On Monday, September 3, 2018, Nigeria, Germany, Norway, and the United Nations converged on Berlin Monday for a “pledging conference on Boko Haram”.
The Berlin Conference, holding from September 3 to 4, is jointly organised by the three countries and the UN, and is one of the 2018 largest pledging conferences for the Lake Chad region.
The conference will focus on humanitarian assistance, civilian protection, crisis prevention and stabilization for the region, as well as seek to raise funds for the humanitarian requirements totaling $1.56 billion.
The pledges at the conference, will help provide humanitarian assistance for the North-east Nigeria and parts of Niger, Chad and Cameroon, ravaged by insurgents.
It will also discuss the perspectives of civil society, their concerns and contributions, as well as how to strengthen collaboration between the affected countries and organisations involved in responding to the crisis.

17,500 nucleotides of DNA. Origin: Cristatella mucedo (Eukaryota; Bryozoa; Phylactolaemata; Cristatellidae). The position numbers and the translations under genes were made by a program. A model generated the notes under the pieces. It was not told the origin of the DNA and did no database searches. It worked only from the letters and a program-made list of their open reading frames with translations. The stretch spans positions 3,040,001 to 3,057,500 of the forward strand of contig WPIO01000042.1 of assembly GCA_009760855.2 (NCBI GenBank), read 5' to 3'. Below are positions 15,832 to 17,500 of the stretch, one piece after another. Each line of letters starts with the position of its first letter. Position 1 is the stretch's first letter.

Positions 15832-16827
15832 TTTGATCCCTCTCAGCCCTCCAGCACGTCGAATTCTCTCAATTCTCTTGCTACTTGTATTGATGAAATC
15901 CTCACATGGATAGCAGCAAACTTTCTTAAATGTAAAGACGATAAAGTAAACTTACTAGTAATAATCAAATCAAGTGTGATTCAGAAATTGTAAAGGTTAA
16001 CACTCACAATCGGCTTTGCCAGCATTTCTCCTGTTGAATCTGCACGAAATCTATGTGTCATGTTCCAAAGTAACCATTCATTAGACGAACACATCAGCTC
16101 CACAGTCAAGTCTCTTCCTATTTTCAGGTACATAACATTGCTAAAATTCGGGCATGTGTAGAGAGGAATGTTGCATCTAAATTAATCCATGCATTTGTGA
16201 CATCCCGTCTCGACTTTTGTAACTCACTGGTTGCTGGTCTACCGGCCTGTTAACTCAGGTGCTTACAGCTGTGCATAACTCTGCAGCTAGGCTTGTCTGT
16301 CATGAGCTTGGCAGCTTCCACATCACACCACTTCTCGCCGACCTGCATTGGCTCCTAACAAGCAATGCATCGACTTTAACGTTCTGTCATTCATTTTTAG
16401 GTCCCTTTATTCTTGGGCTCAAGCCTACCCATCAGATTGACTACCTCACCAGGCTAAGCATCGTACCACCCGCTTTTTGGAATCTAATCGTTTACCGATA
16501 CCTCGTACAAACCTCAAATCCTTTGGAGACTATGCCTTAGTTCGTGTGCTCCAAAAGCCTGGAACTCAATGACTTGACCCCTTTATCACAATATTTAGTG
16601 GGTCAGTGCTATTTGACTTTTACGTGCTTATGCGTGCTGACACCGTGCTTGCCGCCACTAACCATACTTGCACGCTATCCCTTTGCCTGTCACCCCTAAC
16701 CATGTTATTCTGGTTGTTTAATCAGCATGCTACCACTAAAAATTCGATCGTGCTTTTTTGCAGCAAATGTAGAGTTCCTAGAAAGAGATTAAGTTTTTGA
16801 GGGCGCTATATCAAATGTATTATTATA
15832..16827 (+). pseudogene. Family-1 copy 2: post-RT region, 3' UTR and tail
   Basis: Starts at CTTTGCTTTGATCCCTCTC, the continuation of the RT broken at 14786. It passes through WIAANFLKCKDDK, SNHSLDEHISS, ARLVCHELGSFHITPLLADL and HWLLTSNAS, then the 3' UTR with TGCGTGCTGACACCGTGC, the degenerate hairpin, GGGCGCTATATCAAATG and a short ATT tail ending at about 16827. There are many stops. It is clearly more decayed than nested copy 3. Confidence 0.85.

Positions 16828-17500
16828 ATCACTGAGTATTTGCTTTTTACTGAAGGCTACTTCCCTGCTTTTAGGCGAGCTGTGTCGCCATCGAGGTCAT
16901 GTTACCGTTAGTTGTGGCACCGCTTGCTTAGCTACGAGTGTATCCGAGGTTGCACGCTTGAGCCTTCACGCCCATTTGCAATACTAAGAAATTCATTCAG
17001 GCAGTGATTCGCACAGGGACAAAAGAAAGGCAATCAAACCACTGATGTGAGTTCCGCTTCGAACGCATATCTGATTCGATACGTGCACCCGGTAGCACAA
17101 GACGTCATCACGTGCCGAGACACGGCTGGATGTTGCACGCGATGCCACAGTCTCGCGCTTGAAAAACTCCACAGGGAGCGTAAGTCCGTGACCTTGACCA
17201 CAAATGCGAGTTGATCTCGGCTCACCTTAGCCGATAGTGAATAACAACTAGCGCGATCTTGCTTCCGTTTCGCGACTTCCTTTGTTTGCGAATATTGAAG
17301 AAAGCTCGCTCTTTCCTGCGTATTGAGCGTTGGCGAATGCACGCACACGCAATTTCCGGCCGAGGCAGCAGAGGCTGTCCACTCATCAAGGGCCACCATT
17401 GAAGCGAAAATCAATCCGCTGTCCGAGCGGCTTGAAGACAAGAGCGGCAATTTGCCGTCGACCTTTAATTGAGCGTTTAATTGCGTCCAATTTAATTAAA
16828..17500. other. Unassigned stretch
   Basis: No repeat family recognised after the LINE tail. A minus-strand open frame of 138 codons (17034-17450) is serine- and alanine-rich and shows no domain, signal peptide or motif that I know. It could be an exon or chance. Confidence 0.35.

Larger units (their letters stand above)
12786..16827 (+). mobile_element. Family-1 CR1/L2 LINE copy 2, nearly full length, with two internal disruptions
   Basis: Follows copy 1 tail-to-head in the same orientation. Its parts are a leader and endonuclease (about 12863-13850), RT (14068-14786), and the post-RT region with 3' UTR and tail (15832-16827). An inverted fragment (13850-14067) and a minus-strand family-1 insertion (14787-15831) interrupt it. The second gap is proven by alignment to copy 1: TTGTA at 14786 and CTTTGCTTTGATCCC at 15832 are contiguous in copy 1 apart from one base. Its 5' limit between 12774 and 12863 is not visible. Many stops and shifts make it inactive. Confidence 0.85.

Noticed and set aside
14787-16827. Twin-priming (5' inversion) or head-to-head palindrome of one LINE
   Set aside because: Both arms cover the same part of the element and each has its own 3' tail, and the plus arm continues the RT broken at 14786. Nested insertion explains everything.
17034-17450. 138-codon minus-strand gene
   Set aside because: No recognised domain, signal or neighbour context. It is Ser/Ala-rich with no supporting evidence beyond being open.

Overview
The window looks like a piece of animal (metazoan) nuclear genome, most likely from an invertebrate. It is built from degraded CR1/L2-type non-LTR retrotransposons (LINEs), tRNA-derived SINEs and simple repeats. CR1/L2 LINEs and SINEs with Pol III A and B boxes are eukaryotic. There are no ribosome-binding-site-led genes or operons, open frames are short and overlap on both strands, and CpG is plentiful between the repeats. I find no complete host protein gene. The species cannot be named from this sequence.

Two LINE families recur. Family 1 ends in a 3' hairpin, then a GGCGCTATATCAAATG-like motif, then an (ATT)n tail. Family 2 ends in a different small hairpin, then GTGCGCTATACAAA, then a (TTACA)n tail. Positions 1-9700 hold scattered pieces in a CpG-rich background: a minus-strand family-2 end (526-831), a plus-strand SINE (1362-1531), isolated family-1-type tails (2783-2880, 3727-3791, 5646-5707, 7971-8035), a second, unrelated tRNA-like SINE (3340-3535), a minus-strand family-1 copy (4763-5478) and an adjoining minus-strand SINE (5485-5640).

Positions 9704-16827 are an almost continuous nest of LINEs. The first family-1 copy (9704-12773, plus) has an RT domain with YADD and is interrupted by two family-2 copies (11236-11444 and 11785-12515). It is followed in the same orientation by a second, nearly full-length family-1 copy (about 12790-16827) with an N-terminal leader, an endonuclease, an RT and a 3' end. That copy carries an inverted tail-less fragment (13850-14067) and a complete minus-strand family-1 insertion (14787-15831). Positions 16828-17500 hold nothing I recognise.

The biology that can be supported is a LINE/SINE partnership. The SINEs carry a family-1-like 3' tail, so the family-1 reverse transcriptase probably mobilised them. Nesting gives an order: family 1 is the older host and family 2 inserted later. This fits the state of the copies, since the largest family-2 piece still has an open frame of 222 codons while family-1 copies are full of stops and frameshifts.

The Nigerian delegation to the Berlin conference is led by Nigeria’s Ambassador/Permanent Representative to the UN, Tijjani Bande.
The envoy recently disclosed that Nigeria has already developed “The Buhari Plan”, a $6.7-billion blueprint for the reconstruction, rehabilitation and resettlement of the Northeast. He said that the conference would demonstrate the collective resolve of Nigeria and her partners to further mobilize resources and ensure a swift transition from addressing “the immediate humanitarian needs to concrete sustainable developmental projects capable of substantially elevating the lives of the majority of people in the region.”
The envoy also stressed the need for collaboration and cooperation among countries of the Lake Chad Basin, the donors, as well as humanitarian and development partners.
He said the protracted humanitarian and development challenges in the Lake Chad region had place enormous responsibilities on all to remain engaged in discussion, aimed at scaling up national, regional and global responses to the crisis.
The UN had also said that it would have aided no fewer than 6.1 million people affected by the conflict in Northeast Nigeria by the end of 2018.
The UN Resident and Humanitarian Coordinator for Nigeria, Edward Kallon, said at a recent event in New York, that Nigeria was still facing a crisis of global magnitude. “The figures are alarming – 10.2 million people affected in three states in Northeast Nigeria, 7.7 million people in need of humanitarian assistance.
“Our 2018 Humanitarian Response Plan was developed to provide assistance for 6.1 million people requiring slightly above a billion dollars in 2018,” Mr Kallon said.